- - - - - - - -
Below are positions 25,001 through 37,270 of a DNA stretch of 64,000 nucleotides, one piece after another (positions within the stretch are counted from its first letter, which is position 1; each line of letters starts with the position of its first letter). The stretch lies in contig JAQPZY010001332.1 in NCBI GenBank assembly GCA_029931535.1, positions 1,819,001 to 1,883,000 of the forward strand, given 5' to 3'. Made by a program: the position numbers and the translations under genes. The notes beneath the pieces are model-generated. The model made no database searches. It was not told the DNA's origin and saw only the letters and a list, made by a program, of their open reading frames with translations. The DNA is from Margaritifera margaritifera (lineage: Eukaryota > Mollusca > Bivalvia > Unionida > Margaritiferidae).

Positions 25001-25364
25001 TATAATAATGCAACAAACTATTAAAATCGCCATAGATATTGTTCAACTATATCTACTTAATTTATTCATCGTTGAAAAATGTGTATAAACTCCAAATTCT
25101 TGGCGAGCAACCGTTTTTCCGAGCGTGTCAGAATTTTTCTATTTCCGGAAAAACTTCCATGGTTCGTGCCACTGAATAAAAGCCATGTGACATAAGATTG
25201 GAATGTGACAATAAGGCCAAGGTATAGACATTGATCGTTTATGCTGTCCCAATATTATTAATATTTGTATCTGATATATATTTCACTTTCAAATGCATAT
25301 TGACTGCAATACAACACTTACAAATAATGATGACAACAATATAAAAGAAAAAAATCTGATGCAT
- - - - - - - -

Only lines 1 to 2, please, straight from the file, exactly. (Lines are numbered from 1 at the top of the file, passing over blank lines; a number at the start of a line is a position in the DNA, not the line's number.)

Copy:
Below are positions 25,001 through 37,270 of a DNA stretch of 64,000 nucleotides, one piece after another (positions within the stretch are counted from its first letter, which is position 1; each line of letters starts with the position of its first letter). The stretch lies in contig JAQPZY010001332.1 in NCBI GenBank assembly GCA_029931535.1, positions 1,819,001 to 1,883,000 of the forward strand, given 5' to 3'. Made by a program: the position numbers and the translations under genes. The notes beneath the pieces are model-generated. The model made no database searches. It was not told the DNA's origin and saw only the letters and a list, made by a program, of their open reading frames with translations. The DNA is from Margaritifera margaritifera (lineage: Eukaryota > Mollusca > Bivalvia > Unionida > Margaritiferidae).

Positions 25001-25364